However, it was a match against Jharkhand that paved way for another switch – one that determined her life and career after that. Napoleon Singh, a reputed hockey coach and an international FIH umpire, spotted her potential even if it was veiled with her reluctance.
“In that match, I saved many many shots. Whatever ball came my way, I saved. Jharkhand was in great difficulty during the last quarter and somehow, they scored one goal with great difficulty and won,” said Bichu.
“Napoleon sir said that I can do well as a goalkeeper, but noticed that if I were to play from Manipur, it would be difficult for me to progress. We then spoke to the Madhya Pradesh academy to allow me to settle there.”
And so, in 2015, Bichu arrived at the MP academy, albeit still disinterested in hockey but a step closer to embracing it. She wanted to earn appreciation. It was some months down the line that Bichu observed the respect MP coach Paramjeet Singh’s presence commanded and felt like she wanted to do more, give more to the game and work harder, in order to command a similar kind of respect for herself.
“In 2018, when I joined the junior national team and got the medal, I became even more determined to do only one thing – I want to get into this camp and command that kind of respect. I didn’t know the process, I had no idea, no knowledge but there was only one aim – to get into the camp,” she said.
Switch four: From reluctance to love
Three years after moving to Madhya Pradesh, Bichu began to see more reasons to make her presence felt in hockey.
She commanded attention at 2018 Youth Olympics in Argentina, where India finished second. In 2019, she was goalkeeper of the tournament at the 4-Nations Junior Women Invitational in Dublin. Soon enough, she was fast-tracked to the senior set-up. Now she’s part of the senior World Cup squad.
She is one of the two options that India are grooming behind the stalwart that is Savita Punia. In the Pro League too, she has made a few appearances, often rotating with Savita but also played an entire game against USA, where she showed her talent once again, even though the rawness was evident in the goal she conceded - misreading a high ball.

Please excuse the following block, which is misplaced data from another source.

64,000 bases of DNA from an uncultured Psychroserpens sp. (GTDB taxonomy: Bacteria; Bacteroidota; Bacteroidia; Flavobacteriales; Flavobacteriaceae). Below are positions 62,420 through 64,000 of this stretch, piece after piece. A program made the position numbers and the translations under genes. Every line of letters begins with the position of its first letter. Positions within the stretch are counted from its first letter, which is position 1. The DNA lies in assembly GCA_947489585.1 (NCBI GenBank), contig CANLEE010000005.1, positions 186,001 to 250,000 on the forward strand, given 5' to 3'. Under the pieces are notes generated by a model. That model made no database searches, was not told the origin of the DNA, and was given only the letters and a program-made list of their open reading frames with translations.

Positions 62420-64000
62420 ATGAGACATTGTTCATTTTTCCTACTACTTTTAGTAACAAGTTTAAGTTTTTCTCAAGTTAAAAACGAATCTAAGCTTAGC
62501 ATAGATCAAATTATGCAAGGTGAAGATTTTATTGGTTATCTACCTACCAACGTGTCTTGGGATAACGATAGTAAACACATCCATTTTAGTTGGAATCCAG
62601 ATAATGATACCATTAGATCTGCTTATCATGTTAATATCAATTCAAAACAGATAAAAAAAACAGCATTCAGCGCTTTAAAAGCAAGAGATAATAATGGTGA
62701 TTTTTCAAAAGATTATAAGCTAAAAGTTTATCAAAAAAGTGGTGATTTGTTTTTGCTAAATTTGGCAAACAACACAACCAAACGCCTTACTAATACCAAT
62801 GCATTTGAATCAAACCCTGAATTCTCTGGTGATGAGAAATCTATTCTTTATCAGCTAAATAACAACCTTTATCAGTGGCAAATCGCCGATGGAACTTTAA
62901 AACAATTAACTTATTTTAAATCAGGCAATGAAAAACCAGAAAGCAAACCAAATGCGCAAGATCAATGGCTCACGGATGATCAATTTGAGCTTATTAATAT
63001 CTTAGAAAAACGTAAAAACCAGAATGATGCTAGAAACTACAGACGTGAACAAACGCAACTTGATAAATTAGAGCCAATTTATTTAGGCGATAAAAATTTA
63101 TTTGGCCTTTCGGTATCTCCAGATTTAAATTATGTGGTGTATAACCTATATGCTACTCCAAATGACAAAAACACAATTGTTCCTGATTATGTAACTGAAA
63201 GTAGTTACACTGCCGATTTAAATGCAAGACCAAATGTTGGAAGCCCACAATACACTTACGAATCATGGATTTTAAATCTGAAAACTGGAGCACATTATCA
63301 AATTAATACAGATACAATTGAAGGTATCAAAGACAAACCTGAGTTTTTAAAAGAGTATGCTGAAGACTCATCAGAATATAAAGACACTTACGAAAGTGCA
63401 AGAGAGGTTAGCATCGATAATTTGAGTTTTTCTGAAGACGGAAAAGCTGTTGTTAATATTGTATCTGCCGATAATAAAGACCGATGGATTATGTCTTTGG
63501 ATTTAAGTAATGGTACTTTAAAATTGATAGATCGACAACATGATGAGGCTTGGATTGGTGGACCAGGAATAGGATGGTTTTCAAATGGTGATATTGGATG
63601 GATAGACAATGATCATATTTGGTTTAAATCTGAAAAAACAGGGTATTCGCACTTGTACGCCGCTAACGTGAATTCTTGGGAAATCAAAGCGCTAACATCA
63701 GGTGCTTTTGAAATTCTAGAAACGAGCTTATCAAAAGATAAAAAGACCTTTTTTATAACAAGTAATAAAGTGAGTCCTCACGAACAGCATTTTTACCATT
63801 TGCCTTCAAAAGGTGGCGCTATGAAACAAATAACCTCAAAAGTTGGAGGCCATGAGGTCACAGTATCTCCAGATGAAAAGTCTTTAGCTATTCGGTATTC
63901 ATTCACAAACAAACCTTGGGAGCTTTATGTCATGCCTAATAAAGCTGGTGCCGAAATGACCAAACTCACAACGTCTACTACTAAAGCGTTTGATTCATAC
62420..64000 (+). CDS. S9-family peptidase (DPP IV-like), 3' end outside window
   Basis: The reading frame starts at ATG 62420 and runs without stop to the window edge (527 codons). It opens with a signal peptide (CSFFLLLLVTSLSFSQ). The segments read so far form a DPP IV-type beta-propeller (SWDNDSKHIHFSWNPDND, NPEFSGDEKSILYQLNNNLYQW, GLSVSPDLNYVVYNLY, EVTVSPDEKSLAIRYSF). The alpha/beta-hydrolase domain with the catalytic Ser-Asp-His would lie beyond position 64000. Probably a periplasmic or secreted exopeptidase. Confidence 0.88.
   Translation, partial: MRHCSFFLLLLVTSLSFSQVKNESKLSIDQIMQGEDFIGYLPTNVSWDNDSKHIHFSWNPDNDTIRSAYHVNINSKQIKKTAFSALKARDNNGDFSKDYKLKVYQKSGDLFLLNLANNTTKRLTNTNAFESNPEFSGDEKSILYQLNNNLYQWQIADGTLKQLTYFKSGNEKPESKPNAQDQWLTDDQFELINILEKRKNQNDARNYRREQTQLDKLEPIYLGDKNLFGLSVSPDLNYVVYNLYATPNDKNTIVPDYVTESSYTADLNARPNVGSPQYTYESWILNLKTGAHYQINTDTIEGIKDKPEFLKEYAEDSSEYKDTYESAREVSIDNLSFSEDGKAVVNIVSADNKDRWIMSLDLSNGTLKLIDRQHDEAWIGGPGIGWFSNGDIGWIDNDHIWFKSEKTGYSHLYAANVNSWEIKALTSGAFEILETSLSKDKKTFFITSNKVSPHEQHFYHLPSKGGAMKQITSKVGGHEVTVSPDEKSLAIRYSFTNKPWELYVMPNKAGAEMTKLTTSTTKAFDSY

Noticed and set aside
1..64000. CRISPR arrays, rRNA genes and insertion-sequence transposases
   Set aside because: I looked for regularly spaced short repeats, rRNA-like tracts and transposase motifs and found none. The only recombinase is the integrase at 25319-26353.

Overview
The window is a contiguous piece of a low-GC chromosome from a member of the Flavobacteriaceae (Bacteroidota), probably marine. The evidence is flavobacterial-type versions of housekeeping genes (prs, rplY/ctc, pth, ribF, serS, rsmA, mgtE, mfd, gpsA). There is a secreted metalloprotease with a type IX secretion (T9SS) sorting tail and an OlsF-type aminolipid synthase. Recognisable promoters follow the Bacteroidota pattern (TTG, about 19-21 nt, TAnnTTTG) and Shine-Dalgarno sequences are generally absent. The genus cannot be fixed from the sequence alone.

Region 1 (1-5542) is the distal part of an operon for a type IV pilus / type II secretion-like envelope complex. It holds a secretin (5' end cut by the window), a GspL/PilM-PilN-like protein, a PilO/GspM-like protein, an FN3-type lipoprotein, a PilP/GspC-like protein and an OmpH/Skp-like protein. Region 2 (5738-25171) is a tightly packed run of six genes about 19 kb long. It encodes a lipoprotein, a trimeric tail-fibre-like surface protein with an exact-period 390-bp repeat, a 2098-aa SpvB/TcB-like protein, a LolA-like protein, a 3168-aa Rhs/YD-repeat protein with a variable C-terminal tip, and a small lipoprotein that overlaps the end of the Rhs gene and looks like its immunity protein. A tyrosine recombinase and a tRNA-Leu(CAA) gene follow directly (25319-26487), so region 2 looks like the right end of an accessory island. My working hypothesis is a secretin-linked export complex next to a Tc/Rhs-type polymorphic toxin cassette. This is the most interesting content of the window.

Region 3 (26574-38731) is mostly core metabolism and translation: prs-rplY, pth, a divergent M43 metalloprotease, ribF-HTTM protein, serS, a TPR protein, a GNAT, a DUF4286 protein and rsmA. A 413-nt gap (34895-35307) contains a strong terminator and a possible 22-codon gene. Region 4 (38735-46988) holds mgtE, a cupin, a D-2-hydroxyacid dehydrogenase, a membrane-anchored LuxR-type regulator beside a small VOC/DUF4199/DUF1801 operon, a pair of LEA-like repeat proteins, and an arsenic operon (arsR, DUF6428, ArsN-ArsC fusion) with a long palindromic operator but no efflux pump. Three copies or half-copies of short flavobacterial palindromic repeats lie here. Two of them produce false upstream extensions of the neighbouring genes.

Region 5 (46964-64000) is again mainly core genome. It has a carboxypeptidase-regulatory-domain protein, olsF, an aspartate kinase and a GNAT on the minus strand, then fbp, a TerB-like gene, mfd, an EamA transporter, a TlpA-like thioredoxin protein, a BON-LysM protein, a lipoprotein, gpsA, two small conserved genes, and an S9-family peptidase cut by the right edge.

Former junior women’s team coach and two-time Olympian Baljeet Singh Saini is confident that Bichu is here to stay, for a long, long time.
“One of the most hard-working players I know. She used to control the whole game. A goalkeeper has to speak and nobody can speak more than her. Knowing her and how dedicated she is, I think she will play for India for a good 10 (years),” said Saini, in a conversation with Scroll.in.
When asked about whether she regrets any of these switches she had to make in her life and career, Bichu has an uncomplicated answer: “Jo bhi hota hai ache ke liye hi hota hai (whatever happens, happens for the best). That’s what I have learnt.”
She also appreciates the calm and composure that goalkeeping in hockey demands. And in that regard, she took lessons from the best in India.
“They often say, stay calm and composed, think about the game but initially, I really struggled with that. Mera toh aggressive hai.. if I see the ball, I have the urge to kick it, I want to do exactly what I want but when the coach asks me to stay calm, look at the ball, I used to get frustrated at myself and even the coach but I figured that calmness is the way to go in the game,” she said.
“I often used to think that I wish I was in X position so that I could score the goal, I wish I was in Y position so that I could tackle. But after I saw Sreejesh bhaiya and Savita didi, I then became determined that I had to do something for India. I made up my mind.”
Bichu is attempting to master the zen-like calmness that her experienced seniors in the men’s and women’s team possess on-field, but sometimes, the WWE-like celebrations are bound to come out.
And that’s what is separates her from the rest – a temperament to master the skill along with a personality that is unapologetically hers.
“Mujhe aggressive pasand hai... I am an aggressive person,” she said, with a beaming smile.
And at the end, there is one question that we end up wanting the answer for: Did Bichu ever end up liking hockey, after all?
“Abhi toh bohot zyada pyaar hogaya hai. Main reh nai paungi ab toh inke bina (Now I am in love with hockey, I can’t live without it).”